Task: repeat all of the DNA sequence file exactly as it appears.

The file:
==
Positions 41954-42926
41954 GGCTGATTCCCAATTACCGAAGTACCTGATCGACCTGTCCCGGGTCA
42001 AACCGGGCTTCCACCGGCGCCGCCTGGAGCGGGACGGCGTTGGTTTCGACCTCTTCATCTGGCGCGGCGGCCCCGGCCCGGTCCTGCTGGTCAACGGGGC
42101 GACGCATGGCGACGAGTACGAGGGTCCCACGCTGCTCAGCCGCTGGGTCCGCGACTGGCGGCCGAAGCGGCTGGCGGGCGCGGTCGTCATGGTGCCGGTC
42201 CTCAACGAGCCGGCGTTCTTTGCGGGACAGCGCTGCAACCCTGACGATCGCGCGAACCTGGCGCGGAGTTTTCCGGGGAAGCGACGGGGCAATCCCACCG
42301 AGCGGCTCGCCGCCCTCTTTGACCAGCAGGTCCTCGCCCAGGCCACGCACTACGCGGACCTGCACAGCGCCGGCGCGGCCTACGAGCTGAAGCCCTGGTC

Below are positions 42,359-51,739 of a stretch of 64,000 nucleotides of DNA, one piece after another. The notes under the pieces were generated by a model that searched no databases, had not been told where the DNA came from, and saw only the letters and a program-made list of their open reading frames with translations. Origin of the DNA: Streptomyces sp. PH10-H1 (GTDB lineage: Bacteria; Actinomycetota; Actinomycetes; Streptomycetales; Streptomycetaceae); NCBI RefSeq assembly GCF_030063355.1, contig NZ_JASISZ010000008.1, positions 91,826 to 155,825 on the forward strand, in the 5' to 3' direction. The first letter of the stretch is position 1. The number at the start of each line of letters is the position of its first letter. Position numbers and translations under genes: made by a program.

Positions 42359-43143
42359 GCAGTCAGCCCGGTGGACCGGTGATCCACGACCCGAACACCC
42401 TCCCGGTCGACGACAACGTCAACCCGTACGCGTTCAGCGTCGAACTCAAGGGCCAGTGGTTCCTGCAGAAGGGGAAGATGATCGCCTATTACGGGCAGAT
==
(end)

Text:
Positions 41954-42926
41954 GGCTGATTCCCAATTACCGAAGTACCTGATCGACCTGTCCCGGGTCA
42001 AACCGGGCTTCCACCGGCGCCGCCTGGAGCGGGACGGCGTTGGTTTCGACCTCTTCATCTGGCGCGGCGGCCCCGGCCCGGTCCTGCTGGTCAACGGGGC
42101 GACGCATGGCGACGAGTACGAGGGTCCCACGCTGCTCAGCCGCTGGGTCCGCGACTGGCGGCCGAAGCGGCTGGCGGGCGCGGTCGTCATGGTGCCGGTC
42201 CTCAACGAGCCGGCGTTCTTTGCGGGACAGCGCTGCAACCCTGACGATCGCGCGAACCTGGCGCGGAGTTTTCCGGGGAAGCGACGGGGCAATCCCACCG
42301 AGCGGCTCGCCGCCCTCTTTGACCAGCAGGTCCTCGCCCAGGCCACGCACTACGCGGACCTGCACAGCGCCGGCGCGGCCTACGAGCTGAAGCCCTGGTC

Below are positions 42,359-51,739 of a stretch of 64,000 nucleotides of DNA, one piece after another. The notes under the pieces were generated by a model that searched no databases, had not been told where the DNA came from, and saw only the letters and a program-made list of their open reading frames with translations. Origin of the DNA: Streptomyces sp. PH10-H1 (GTDB lineage: Bacteria; Actinomycetota; Actinomycetes; Streptomycetales; Streptomycetaceae); NCBI RefSeq assembly GCF_030063355.1, contig NZ_JASISZ010000008.1, positions 91,826 to 155,825 on the forward strand, in the 5' to 3' direction. The first letter of the stretch is position 1. The number at the start of each line of letters is the position of its first letter. Position numbers and translations under genes: made by a program.

Positions 42359-43143
42359 GCAGTCAGCCCGGTGGACCGGTGATCCACGACCCGAACACCC
42401 TCCCGGTCGACGACAACGTCAACCCGTACGCGTTCAGCGTCGAACTCAAGGGCCAGTGGTTCCTGCAGAAGGGGAAGATGATCGCCTATTACGGGCAGAT